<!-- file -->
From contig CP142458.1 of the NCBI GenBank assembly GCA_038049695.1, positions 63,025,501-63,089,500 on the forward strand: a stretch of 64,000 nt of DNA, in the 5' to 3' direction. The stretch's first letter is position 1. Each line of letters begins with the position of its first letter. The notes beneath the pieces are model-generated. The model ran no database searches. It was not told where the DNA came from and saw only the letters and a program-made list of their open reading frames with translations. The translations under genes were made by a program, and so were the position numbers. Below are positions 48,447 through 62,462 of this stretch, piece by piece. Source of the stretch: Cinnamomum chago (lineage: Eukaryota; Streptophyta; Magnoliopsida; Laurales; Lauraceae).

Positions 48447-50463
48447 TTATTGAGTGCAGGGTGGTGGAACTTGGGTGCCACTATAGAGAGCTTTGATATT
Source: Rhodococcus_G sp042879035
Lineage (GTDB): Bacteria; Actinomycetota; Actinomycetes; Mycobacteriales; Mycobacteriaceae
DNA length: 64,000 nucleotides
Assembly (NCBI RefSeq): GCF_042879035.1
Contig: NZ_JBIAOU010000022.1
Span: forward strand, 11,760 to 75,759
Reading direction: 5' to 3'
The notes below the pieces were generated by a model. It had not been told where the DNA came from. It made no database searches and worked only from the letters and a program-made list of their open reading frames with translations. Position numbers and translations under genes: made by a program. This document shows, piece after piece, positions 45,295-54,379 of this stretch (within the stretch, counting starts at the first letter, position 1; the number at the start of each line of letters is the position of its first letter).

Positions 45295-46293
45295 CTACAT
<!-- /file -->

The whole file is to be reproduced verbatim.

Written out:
From contig CP142458.1 of the NCBI GenBank assembly GCA_038049695.1, positions 63,025,501-63,089,500 on the forward strand: a stretch of 64,000 nt of DNA, in the 5' to 3' direction. The stretch's first letter is position 1. Each line of letters begins with the position of its first letter. The notes beneath the pieces are model-generated. The model ran no database searches. It was not told where the DNA came from and saw only the letters and a program-made list of their open reading frames with translations. The translations under genes were made by a program, and so were the position numbers. Below are positions 48,447 through 62,462 of this stretch, piece by piece. Source of the stretch: Cinnamomum chago (lineage: Eukaryota; Streptophyta; Magnoliopsida; Laurales; Lauraceae).

Positions 48447-50463
48447 TTATTGAGTGCAGGGTGGTGGAACTTGGGTGCCACTATAGAGAGCTTTGATATT
Source: Rhodococcus_G sp042879035
Lineage (GTDB): Bacteria; Actinomycetota; Actinomycetes; Mycobacteriales; Mycobacteriaceae
DNA length: 64,000 nucleotides
Assembly (NCBI RefSeq): GCF_042879035.1
Contig: NZ_JBIAOU010000022.1
Span: forward strand, 11,760 to 75,759
Reading direction: 5' to 3'
The notes below the pieces were generated by a model. It had not been told where the DNA came from. It made no database searches and worked only from the letters and a program-made list of their open reading frames with translations. Position numbers and translations under genes: made by a program. This document shows, piece after piece, positions 45,295-54,379 of this stretch (within the stretch, counting starts at the first letter, position 1; the number at the start of each line of letters is the position of its first letter).

Positions 45295-46293
45295 CTACAT